Cuban dissident journalist Raul Rivero dies at 75
Miami Raul Rivero, a former foreign correspondent for Cuban state media before he broke with the government and was imprisoned for months in a widespread crackdown, has died at the age of 75.
His wife, Blanca Reyes, confirmed Rivero’s death on November 6 after respiratory problems at a Miami hospital. She said his death had nothing to do with COVID-19. Rivero’s death has gone largely unnoticed outside the Hispanic-speaking exile communities of South Florida and Spain.
Born in Morón in the Cuban province of Ciego de Avila in 1945, Rivero co-founded the literary magazine “El Caimán Barbudo” in 1966. He was a Moscow correspondent for Cuba’s Prensa Latina from 1973 to 1976, and upon his return to Havana, he oversaw the administration of affairs agency. Covering science and culture.
But he cut ties with the government during Cuba’s so-called “special period” after the collapse of the Soviet Union, and in 1991 joined other intellectuals in calling for the release of political prisoners.
Rivero founded the independent Cuba Press in 1995, which provided stories by dissident writers to US and other foreign media.
Rivero became internationally known and in 1999 was awarded the Maria Mores Cabot Prize for International Journalism by Columbia University. The following year, he was named one of the IPI’s 50 Press Freedom Champions of the last half-century.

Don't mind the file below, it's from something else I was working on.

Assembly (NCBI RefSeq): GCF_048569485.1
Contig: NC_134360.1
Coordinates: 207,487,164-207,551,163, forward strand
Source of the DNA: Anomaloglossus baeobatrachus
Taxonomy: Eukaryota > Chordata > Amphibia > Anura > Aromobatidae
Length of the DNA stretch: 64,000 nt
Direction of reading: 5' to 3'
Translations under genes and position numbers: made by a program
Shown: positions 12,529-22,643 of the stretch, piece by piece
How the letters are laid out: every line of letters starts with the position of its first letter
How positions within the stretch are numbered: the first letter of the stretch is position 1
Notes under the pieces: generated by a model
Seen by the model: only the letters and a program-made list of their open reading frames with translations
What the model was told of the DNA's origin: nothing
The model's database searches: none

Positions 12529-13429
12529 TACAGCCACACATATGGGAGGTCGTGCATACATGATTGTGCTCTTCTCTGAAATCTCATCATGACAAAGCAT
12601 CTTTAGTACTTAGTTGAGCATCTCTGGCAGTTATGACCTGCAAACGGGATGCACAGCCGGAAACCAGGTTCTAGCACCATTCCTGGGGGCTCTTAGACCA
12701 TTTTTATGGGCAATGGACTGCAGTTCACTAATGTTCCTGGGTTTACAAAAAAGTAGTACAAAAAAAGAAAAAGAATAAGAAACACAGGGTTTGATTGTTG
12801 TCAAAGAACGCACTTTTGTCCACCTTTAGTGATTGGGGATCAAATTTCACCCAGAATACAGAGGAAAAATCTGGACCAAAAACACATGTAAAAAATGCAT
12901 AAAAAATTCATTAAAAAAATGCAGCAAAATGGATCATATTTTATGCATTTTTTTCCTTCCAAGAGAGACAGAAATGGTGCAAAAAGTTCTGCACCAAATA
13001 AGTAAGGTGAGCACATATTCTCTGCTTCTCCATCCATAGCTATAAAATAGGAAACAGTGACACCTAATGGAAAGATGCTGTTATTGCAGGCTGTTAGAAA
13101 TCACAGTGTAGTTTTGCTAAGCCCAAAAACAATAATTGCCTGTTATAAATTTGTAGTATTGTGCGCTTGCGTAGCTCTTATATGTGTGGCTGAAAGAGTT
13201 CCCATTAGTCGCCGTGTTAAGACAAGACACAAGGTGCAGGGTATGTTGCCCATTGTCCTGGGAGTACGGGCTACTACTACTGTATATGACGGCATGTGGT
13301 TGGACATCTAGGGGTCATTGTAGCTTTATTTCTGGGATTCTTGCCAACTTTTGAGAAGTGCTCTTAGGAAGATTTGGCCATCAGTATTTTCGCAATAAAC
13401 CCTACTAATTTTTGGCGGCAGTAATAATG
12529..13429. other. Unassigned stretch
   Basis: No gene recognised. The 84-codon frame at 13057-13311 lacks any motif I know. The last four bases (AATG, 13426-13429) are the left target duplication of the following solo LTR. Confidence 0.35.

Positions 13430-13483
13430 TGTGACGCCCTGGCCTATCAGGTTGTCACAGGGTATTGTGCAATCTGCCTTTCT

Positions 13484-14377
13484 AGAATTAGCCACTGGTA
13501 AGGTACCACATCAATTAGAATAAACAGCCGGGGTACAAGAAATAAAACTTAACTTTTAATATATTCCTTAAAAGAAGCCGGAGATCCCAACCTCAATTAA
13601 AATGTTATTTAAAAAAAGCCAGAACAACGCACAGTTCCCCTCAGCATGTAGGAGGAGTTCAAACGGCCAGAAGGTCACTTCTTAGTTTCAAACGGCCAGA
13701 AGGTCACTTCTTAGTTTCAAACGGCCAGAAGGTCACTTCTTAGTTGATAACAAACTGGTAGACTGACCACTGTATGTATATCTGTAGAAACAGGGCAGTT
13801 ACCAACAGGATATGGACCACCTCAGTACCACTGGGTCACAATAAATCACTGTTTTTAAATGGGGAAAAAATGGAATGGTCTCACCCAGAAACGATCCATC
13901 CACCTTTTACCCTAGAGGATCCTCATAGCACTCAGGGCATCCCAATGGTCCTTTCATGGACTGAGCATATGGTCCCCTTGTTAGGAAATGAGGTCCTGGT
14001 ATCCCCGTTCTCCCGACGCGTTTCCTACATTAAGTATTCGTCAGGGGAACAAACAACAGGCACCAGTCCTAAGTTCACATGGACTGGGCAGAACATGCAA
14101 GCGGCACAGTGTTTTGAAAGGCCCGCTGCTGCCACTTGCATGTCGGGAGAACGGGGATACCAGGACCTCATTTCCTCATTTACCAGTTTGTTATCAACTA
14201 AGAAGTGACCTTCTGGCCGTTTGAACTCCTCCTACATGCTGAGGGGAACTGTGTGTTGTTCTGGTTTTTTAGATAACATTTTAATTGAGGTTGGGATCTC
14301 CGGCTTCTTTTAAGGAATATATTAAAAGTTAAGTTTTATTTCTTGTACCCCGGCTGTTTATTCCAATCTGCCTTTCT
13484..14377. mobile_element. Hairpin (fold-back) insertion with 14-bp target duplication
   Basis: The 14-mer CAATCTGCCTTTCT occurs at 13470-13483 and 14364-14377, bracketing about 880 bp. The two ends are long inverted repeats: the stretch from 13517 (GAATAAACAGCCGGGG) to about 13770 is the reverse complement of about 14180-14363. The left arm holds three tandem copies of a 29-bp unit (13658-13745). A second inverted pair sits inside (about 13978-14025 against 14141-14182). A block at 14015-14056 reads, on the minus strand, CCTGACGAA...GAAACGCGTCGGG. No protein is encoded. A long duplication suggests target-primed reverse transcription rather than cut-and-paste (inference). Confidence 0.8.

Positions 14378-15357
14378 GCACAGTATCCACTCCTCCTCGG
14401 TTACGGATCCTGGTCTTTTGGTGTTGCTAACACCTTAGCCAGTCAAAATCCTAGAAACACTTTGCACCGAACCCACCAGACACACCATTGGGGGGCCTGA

But he was arrested along with 74 other dissidents during the Cuban government’s 2003 crackdown on dissent and sentenced to 20 years in prison.
Rivero spent a year and a half behind bars before being released and allowed to go into exile in Spain. Shortly thereafter, he was awarded the UNESCO/Guillermo Cano World Press Freedom Prize.
A decade later, he and Reyes moved to Miami in 2014 to be closer to family. Reyes had co-founded Ladies in White, whose members organized a silent march every Sunday to protest the imprisonment of their relatives.
Reyes said Rivero continued to write until early this year. He published many poetry and journalistic books during his career.
In addition to Reyes, Rivero is survived by three daughters and three grandchildren. Reyes said that a memorial service was not planned according to his wishes.
“He was very conservative,” she said.
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